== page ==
Ai LIVE: Chef Mark Estee talks restaurants and leadership
In today’s edition of Ai LIVE, host E. Vincent Martinez talks with the energetic and passionate Chef Mark Estee. Estee is no stranger to success, having been nominated for the James Beard Award, was awarded Best New Restaurant by Esquire, and has been on the Food Network and the Cooking Channel. For the show “Undercover Chef,” Estee joined the crew of a struggling restaurant and went behind the scenes to see what was going on. Once he revealed himself as a professional chef, he got to work implementing practices that serve both the customer and the business. As he tells Martinez, there were no actors, which makes his role on the show all the more genuine. For him, the greatest reward was watching the restaurant make a comeback and be successful.
Estee describes his personal “secret sauce” for success as creating an environment of learning, caring, and respect for everyone he works with. Whether they are customers or employees, they belong to the culture of Estee’s restaurants. He notes that because the culinary industry is always changing and in flux, “If you don’t have a culture…you’ll fail.” Nowhere was this attitude evident than when the pandemic first hit. Estee tells Martinez the struggle he and his restaurants faced, and their decision to be community leaders. He describes it as doubling down on their community and gain social capital rather than currency. Even with a reduced capacity and staff, Estee sought ways to give back to the community. Three food delivery programs were established: “Delivery with Dignity” which sent meals to those with COVID concerns; “Feed our Heroes” provided hospital and medical personnel with food; and Nevada HIP (Hospitality Industry Partnerships), which gave individuals working in hotels meals. Estee wanted his restaurants to be leaders in what to do during times of crisis. “When it gets tougher, we need to lead more.”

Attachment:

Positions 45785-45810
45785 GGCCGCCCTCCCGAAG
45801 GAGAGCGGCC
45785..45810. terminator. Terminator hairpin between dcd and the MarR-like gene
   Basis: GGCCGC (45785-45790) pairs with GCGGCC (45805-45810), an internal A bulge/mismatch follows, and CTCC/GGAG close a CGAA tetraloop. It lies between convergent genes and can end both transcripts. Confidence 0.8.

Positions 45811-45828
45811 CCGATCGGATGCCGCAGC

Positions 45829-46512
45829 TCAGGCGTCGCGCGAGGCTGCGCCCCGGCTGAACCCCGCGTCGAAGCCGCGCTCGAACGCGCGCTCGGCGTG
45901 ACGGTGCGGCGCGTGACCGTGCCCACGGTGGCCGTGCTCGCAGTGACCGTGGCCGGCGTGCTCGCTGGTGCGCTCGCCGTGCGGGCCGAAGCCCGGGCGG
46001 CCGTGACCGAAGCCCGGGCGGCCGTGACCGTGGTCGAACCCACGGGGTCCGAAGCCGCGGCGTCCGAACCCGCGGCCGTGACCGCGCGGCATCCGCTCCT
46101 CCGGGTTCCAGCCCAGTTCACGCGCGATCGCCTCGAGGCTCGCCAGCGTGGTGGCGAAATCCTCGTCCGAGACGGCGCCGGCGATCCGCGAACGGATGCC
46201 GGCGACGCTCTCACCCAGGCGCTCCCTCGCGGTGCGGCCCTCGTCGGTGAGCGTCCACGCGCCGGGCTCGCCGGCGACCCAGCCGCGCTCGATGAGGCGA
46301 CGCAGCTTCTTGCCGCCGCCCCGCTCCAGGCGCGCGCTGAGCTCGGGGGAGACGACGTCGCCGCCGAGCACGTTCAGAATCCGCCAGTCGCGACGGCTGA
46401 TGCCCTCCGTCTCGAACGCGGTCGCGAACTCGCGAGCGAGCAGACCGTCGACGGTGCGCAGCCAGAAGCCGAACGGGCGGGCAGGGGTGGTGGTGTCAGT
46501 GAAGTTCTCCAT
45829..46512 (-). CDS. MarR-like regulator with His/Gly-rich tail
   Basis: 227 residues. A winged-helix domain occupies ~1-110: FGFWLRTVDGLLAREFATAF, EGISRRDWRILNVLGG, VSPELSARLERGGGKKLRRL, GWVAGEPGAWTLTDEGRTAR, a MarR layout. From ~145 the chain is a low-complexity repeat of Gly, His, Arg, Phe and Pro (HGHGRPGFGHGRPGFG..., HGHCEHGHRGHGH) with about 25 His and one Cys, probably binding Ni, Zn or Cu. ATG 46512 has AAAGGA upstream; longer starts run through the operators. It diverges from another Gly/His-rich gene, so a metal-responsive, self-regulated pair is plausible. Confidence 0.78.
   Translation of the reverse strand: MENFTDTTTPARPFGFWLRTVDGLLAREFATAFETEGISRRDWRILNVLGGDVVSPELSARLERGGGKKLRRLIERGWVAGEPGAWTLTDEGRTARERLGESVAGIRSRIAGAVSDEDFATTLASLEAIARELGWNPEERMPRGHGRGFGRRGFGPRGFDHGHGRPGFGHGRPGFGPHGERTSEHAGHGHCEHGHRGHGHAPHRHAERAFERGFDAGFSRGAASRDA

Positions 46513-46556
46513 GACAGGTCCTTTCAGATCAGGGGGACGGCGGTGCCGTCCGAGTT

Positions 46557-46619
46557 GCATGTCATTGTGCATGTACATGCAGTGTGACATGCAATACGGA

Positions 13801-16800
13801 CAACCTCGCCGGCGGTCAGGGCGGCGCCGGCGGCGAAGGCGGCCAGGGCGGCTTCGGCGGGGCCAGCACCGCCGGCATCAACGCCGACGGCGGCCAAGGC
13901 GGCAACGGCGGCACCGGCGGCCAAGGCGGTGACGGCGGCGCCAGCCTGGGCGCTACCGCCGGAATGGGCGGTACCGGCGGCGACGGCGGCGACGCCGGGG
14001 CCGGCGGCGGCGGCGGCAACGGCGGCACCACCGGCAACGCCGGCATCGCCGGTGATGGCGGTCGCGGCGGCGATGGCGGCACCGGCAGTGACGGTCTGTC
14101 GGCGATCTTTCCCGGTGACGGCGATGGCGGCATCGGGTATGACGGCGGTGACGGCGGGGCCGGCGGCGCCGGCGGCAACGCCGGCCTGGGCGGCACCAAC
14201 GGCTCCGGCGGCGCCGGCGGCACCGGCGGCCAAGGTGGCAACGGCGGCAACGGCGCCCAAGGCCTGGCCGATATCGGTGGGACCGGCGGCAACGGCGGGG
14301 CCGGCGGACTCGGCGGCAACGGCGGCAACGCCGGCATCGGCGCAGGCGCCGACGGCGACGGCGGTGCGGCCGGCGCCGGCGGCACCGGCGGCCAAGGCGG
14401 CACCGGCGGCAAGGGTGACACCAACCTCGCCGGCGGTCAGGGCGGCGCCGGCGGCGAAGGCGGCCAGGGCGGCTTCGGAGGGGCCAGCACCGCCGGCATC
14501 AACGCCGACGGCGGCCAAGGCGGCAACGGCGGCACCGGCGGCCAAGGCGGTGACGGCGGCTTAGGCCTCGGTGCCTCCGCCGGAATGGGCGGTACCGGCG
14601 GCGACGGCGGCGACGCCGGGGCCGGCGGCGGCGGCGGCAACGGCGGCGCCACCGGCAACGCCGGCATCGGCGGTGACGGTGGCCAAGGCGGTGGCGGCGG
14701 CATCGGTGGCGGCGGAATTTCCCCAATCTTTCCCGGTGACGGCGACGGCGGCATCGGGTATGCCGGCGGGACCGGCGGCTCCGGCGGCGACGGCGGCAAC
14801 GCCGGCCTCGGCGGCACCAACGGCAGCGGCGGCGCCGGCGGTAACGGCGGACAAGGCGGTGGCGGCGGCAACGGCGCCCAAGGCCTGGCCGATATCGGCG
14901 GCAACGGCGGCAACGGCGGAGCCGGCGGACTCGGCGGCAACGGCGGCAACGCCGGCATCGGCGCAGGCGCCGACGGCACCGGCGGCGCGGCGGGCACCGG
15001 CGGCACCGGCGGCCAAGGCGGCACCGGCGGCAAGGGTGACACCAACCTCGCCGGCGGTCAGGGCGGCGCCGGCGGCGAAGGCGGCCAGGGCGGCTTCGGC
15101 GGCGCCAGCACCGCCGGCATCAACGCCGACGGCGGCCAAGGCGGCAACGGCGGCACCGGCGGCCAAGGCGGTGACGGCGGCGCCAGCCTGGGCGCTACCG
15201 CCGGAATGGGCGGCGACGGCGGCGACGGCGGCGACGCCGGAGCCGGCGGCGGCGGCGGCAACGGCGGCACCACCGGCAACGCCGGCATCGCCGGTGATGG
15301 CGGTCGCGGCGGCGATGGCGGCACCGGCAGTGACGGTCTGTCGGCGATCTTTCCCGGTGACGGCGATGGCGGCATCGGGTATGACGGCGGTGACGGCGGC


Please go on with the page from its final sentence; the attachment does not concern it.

Part of his leadership involves Estee working alongside his employees in the kitchen or even taking out the trash. He pays attention to what’s going on in the business, listens to his customers, and provides tools for the success of his staff. By doing so, Estee gets to see one of his favorite things: people becoming better than him at his job.
His advice to any new student looking to join the culinary arts is to take time out and make a plan, not just in a professional sense, but also in a personal sense as well. This plan isn’t rigid and immovable, but flexible. “The thing that is most difficult, or the things that make you the most uncomfortable, are the things I suggest you lean into.” These plans, according to Estee, help when times get hard.
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